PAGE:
Beautiful? Brutal? An Open House with a lot to say
Tom de Paor’s extension to a 1940s semi is one of Open House Dublin’s hottest tickets
The Courtyard house by Tom de Paor
It’s not every day that a 1940s semi-detached house is celebrated as an architectural wonder, but Tom de Paor’s extension project in Harold’s Cross has become one of the hottest tickets of this year’s Open House festival in Dublin which runs from October 12th - 14th.
During the three day event commercial buildings and private homes will open their doors to the public, and in the case of this building, the Courtyard House, to say that the architect has taken a novel approach to a semi-d extension is probably understating the case.
The 1500 sq ft addition, which de Paor describes as like “two different kinds of vehicles parked beside one another,” bears his usual design hallmarks, combining a playful approach with an intelligent, nuanced thinking.
The new interior of this family home belies its origins as a 1940s semi-detached house, created as part of a garden city development in Harold’s Cross.
Our idea of a kitchen and bathroom are radically different than in the 1940s. They’re lovely houses, but they often don’t have the services we need
“It’s interesting how we need more space now (than before),” observes de Paor. “Our idea of a kitchen and bathroom are radically different than in the ‘40s. They’re lovely houses, but they often don’t have the services we need. Our relationship to light has also changed.”
Cognisant of both, de Paor has taken the home’s unusually wide backyard plot and created a courtyard house with most of it, adding an extra 1500 sq ft of living space: “The idea was that you’d feel like you were in a garden, but not in the modernist way that is normal with rear extensions. I was trying to puncture light across the entire space.”
The dimensions and style of the existing house were left much the same. The new structure, meanwhile, is home to the living areas used during the daytime.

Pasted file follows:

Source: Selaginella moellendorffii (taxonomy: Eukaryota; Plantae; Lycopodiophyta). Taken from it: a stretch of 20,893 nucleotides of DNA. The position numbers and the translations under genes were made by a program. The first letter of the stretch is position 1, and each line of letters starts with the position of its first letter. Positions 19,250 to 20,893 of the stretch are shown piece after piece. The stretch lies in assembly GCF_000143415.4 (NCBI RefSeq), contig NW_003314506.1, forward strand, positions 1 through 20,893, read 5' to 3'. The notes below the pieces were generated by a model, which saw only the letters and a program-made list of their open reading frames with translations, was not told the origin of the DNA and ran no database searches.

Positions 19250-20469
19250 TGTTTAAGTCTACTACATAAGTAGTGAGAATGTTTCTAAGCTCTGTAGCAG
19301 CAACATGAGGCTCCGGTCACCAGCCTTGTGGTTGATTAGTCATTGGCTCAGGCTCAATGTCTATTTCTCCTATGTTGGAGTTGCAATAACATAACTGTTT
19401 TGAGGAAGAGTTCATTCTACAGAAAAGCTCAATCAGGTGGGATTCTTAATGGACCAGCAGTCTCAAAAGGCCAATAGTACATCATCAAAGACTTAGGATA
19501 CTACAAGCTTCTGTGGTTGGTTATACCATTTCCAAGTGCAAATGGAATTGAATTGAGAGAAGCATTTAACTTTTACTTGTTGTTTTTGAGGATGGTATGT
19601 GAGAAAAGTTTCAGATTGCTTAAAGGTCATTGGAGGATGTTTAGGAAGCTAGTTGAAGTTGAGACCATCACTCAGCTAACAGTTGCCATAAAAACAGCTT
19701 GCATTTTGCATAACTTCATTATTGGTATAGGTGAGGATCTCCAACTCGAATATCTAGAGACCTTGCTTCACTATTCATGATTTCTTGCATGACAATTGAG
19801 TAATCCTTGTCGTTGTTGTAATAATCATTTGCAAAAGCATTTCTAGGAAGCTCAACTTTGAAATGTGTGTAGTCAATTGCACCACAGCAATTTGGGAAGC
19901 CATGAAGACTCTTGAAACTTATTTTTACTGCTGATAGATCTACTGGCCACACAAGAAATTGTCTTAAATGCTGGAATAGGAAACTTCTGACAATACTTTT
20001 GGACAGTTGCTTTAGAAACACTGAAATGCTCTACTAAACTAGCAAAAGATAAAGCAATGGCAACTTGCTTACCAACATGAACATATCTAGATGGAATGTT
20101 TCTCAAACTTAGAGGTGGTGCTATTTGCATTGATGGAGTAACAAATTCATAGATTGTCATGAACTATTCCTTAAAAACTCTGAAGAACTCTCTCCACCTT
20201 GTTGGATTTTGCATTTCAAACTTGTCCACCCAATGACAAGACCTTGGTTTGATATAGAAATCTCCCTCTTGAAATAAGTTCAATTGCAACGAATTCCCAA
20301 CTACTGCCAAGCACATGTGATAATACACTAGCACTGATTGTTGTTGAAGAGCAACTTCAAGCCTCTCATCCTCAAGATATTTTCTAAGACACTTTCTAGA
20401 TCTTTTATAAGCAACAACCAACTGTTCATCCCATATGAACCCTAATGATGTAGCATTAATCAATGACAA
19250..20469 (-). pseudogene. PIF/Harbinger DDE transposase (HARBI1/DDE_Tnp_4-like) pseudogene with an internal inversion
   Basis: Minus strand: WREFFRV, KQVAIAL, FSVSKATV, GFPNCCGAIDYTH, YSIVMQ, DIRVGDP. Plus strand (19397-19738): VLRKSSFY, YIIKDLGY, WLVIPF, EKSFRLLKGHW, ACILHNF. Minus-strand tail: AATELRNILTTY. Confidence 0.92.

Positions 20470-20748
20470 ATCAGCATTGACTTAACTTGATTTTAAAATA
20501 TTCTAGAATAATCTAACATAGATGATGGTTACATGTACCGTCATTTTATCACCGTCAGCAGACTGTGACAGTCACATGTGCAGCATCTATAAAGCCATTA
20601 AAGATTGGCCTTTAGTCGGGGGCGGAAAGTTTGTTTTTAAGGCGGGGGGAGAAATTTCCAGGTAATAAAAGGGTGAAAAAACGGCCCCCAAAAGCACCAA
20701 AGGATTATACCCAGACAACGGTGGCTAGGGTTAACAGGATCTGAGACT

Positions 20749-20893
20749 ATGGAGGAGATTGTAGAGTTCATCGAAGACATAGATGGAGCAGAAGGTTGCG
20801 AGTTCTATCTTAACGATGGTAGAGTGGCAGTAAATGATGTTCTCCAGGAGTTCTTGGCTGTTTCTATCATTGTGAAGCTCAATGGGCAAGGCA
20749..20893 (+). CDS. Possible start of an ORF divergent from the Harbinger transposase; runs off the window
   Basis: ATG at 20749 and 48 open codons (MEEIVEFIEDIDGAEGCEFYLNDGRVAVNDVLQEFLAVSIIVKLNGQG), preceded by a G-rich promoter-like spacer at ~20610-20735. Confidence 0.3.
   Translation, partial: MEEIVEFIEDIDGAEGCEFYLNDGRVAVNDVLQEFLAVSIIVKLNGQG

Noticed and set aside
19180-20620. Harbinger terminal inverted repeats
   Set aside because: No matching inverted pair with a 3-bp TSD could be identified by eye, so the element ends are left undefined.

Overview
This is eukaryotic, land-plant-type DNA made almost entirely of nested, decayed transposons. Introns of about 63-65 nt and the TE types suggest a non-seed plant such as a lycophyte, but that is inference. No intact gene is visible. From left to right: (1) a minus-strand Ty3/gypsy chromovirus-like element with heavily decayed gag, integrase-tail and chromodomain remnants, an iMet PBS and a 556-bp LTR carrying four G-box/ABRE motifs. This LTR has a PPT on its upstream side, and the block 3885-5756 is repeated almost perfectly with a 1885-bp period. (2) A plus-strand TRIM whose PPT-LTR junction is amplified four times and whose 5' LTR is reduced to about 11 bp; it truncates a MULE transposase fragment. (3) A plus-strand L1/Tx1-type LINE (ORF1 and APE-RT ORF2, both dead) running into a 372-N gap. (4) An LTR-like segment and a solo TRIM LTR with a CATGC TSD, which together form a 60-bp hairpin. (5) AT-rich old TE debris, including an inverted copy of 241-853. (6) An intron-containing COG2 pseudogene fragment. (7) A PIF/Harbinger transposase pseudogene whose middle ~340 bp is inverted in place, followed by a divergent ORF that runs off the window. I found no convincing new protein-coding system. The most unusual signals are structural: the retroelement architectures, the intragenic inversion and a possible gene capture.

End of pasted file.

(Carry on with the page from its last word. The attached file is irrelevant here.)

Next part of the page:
“We decided to put the bedrooms in the ‘old house’ and the new construction was for day time,” says de Paor. “It’s a day house and a night house.”
The Courtyard House has been divided into three rooms, served by anterooms. The space was structured as five factory made floor to ceiling trusses with doorways between, allowing for multiple configurations of interior and exterior. Shotblasted and polished concrete, as well as plywood and ebonised saddleboards feature heavily throughout the end design, creating an almost industrial but wholly modern feel.
“The materials are very beautiful in some ways,” notes de Paor. “From the ground up it’s a concrete house, and from the sky down it’s a timber house.”
The joinery in the house is painted a playful gloss orange; an idea of de Paor’s that the clients were more than happy to incorporate.
“I thought that would be fun,” he says “I’ve always loved orange gloss, and it really gives the space a push. It’s jolly, but brings the joinery together.”
The client, Fiona Sweeney, notes that the end result makes for a simple, joyous and flexible family home.
“It’s amazing,” she enthuses. “As a gardener it was always my intention to try and bring the garden into the house. People step into the house and stop in their tracks as it’s a very unusual space, but has that feeling of being outdoors.
“I wanted a beautiful house that was properly designed, and it’s a very simple space, but that’s the beauty of it,” she adds. “It may have the look of a prison or museum from the pictures you might see, but it’s anything but.
“When we started the project it was a case of ‘let’s pare it back, and think about who we are and what we might like’, and we didn’t want to follow trends, or think about how architecture should be this is what. I wanted the space to let us do the things that accommodated us as a family.”
As for those lucky enough to secure tickets to tour the property through Open House Dublin’s lottery system, de Paor notes: “I tell people to be sure to open the doors, because all the rooms dissolve and because the doors refract the light, it sort of becomes a hall of mirrors. It’s quite comical.”